When you change jobs, do you take the money and run? A disturbingly-large and growing number of young and low-income workers do just that with their 401(k)s – and it’s damaging their chances of building adequate retirement savings down the road.
Data released today by Fidelity Investments shows that 35 percent of all participants in plans it administers cashed out their 401(k) balances when leaving their jobs last year, and the trend was even worse for young and lower-income workers. Four out of ten workers (41 percent) age 20 to 39 cashed out, and 51 percent of workers who left jobs grossing under $30,000 cashed out.
Fidelity has only been tracking cash-out data since 2009, but a study of the overall retirement market released last year shows an accelerating trend. HelloWallet, a firm that provides software-based financial guidance tools for employers and employees, analyzed Federal Reserve data and found that $60 billion was cashed out from workplace plans in 2010, up from $36 billion in 2004.
“The overall trend is a large and systematic increase in the rate of money coming out of 401(k) accounts for non-retirement spending,” says Matt Fellowes, HelloWallet’s CEO. The firm’s study found that 401(k) breaches were most likely to occur in low-income households living on the financial edge – that is, they had no liquid emergency savings, sometimes missed bill payments, lacked health insurance or carried credit card balances.
Cashing out – compared with leaving savings in a former employer’s plan or rolling over to an IRA – comes with major downsides. Cash-outs before age 59 ½ are subject to 10 percent penalties in most cases.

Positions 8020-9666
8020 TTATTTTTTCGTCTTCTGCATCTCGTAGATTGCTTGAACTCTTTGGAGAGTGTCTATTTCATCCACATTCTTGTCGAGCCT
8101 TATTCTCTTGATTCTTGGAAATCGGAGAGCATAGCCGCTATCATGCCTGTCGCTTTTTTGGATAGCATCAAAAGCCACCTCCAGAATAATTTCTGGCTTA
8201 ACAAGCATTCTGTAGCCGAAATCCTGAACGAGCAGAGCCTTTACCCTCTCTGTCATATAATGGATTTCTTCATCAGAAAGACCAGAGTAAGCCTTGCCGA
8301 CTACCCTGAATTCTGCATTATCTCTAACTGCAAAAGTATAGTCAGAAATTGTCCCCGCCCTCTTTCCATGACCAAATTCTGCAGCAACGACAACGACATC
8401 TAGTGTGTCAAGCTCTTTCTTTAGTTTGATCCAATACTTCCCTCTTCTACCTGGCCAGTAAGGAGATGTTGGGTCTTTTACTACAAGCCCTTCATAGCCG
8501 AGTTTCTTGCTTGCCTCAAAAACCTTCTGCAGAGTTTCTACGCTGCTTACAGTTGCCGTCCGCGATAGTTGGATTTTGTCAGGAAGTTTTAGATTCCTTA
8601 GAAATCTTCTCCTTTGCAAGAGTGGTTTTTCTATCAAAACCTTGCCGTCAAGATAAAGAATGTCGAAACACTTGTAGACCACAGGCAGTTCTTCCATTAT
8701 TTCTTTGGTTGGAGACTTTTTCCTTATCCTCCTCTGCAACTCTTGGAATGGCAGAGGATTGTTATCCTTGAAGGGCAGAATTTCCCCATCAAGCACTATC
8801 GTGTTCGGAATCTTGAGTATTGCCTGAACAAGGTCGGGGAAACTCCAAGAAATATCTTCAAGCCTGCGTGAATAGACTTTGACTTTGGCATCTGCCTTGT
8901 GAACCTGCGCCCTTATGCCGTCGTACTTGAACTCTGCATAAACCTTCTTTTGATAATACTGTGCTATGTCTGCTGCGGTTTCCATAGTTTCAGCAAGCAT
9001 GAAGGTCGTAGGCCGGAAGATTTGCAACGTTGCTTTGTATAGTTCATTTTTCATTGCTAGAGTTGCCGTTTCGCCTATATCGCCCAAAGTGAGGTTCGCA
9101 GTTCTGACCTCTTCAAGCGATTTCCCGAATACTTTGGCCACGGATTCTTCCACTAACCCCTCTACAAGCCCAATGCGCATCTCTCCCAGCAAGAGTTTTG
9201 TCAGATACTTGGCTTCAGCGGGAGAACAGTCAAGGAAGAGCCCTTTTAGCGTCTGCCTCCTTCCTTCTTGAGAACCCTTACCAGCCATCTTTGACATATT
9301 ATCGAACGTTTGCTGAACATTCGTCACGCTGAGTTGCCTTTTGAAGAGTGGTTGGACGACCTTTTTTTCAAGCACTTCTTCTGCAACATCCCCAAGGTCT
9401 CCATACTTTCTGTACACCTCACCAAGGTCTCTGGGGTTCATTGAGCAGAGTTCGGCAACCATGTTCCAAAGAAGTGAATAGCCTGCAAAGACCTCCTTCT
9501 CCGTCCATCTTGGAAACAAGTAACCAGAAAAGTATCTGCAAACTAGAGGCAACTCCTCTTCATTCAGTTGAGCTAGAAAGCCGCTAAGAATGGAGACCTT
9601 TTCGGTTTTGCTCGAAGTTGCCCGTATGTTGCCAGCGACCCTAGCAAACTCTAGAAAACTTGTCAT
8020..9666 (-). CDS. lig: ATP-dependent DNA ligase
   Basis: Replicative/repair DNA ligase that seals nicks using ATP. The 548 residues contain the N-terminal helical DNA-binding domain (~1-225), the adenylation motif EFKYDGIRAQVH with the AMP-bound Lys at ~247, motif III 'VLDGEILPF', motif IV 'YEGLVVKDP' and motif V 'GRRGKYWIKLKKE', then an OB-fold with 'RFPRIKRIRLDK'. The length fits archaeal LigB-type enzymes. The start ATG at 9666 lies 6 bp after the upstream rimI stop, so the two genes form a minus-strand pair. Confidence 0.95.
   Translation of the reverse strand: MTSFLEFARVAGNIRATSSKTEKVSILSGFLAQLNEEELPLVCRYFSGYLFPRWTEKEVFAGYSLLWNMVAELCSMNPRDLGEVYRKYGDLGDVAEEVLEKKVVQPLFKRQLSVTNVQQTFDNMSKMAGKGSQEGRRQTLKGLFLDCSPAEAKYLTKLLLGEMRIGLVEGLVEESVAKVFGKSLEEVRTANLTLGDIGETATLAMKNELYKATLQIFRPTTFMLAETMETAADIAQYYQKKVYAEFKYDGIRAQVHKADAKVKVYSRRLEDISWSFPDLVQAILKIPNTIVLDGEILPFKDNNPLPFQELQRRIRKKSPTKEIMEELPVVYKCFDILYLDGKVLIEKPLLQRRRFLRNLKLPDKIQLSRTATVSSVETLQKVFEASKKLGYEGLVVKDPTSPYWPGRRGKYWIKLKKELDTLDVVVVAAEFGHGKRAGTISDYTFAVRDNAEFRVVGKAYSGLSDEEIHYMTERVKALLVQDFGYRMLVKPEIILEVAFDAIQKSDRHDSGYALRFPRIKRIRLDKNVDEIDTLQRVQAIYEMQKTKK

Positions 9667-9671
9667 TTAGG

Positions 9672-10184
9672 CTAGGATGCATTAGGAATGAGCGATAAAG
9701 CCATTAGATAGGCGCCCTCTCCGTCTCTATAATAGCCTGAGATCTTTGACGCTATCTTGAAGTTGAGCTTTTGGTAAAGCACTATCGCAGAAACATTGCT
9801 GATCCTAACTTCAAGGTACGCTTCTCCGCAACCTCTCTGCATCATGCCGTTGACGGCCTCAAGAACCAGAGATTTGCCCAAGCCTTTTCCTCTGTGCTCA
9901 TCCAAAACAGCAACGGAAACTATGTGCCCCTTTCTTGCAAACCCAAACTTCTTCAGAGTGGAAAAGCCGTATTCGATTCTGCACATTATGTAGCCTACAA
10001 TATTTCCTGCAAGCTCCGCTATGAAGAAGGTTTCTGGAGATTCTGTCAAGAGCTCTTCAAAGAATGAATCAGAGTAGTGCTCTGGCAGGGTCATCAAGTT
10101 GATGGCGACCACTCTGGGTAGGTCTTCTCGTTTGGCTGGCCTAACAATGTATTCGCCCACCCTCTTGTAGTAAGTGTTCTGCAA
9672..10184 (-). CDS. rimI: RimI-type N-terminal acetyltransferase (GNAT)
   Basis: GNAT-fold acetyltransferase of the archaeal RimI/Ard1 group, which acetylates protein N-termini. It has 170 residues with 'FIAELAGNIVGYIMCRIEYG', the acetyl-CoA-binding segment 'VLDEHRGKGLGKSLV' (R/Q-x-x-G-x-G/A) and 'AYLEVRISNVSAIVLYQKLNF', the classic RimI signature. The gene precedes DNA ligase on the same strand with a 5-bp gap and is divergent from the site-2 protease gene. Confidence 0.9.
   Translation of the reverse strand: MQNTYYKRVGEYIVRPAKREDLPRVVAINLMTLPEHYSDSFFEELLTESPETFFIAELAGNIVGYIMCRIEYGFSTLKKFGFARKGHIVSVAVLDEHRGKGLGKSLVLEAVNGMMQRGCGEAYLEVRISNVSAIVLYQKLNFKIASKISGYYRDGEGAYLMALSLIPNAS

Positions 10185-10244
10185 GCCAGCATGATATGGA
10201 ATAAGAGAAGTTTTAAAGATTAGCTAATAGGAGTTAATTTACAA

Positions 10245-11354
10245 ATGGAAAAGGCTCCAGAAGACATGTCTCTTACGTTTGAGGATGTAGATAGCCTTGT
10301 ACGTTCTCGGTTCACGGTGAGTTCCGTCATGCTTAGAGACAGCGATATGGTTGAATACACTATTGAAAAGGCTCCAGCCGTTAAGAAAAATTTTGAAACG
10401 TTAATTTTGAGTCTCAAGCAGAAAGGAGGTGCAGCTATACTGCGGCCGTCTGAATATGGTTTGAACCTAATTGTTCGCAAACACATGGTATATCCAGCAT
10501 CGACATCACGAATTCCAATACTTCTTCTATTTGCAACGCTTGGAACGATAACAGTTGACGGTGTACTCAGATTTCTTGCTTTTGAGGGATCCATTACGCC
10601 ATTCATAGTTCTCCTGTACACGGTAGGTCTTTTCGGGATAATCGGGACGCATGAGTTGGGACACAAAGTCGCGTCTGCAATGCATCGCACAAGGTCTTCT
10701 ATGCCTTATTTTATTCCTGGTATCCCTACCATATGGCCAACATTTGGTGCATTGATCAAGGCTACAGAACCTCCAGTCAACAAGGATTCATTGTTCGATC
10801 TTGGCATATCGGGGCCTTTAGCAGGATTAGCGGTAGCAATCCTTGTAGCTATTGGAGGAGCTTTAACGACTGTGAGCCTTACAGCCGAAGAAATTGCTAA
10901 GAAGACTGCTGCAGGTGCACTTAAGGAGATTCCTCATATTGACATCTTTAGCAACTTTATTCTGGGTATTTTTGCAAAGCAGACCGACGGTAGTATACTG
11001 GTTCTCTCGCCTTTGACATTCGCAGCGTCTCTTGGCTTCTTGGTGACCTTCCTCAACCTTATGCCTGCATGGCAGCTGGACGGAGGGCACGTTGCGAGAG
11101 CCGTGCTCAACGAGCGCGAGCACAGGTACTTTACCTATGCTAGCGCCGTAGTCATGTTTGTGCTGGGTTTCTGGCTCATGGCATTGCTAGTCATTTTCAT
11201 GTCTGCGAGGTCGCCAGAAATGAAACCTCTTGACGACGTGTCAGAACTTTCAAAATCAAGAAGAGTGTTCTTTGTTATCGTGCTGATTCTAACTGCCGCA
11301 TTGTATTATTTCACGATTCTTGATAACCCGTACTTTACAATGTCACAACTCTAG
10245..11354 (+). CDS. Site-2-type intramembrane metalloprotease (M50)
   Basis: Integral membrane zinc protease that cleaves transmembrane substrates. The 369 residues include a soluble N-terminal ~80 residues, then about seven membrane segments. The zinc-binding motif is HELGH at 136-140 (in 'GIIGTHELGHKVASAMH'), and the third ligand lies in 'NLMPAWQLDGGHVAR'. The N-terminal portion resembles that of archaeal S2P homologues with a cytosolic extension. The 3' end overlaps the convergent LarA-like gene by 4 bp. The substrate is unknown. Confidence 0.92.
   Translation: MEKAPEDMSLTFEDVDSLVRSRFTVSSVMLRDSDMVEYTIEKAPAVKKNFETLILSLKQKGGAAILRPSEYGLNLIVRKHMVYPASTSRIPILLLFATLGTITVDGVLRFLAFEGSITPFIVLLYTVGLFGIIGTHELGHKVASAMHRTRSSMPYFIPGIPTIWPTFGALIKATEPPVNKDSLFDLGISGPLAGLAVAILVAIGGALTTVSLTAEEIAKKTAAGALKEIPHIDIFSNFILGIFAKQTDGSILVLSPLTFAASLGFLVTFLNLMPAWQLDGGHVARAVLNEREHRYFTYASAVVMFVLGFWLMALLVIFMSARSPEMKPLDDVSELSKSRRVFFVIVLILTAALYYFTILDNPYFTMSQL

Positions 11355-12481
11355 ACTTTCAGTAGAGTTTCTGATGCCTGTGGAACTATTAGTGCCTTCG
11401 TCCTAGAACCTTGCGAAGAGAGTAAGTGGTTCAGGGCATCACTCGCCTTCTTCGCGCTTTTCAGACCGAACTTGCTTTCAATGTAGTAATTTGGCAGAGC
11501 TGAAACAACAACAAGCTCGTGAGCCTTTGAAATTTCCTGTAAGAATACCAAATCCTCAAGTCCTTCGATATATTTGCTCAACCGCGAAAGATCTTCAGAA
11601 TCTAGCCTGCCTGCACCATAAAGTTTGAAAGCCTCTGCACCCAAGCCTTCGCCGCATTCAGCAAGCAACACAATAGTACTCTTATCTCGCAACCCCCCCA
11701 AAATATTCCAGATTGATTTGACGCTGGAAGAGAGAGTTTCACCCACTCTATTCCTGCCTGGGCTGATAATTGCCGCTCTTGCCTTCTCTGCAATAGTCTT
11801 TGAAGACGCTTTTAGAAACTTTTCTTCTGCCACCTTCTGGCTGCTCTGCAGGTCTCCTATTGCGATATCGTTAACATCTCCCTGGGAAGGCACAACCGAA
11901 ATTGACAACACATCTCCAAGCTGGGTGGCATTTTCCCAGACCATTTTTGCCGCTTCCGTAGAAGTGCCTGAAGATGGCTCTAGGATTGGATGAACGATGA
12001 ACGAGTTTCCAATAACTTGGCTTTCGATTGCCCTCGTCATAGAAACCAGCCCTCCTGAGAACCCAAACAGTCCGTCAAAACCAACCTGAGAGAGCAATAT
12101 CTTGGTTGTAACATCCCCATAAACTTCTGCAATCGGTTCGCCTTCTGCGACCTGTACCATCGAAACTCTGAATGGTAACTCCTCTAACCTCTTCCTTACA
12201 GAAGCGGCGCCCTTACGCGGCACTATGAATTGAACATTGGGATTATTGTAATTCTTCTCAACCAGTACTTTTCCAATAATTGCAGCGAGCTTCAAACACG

Withdrawn sums also are taxed as ordinary income; taken together, that can eat up a substantial portion of the withdrawn funds. Fidelity provides the below example.
A 36-year old saver cashes out a $16,000 nest egg; assuming 20 percent federal and state tax withholding rates, $3,200 would be withheld by the employer, and she would be hit with another $1,600 in penalties – reducing her net withdrawal to $11,200.
Even more important, she will miss out on the compound growth that would have accrued by leaving the money in a 401(k) or IRA for the long haul. At age 67, the nest egg would be worth $87,500 in today’s dollars, Fidelity calculations show, assuming a 4.7 percent annual real return and no additional contributions (The growth calculation doesn’t include fees or taxes that would be paid on withdrawal.).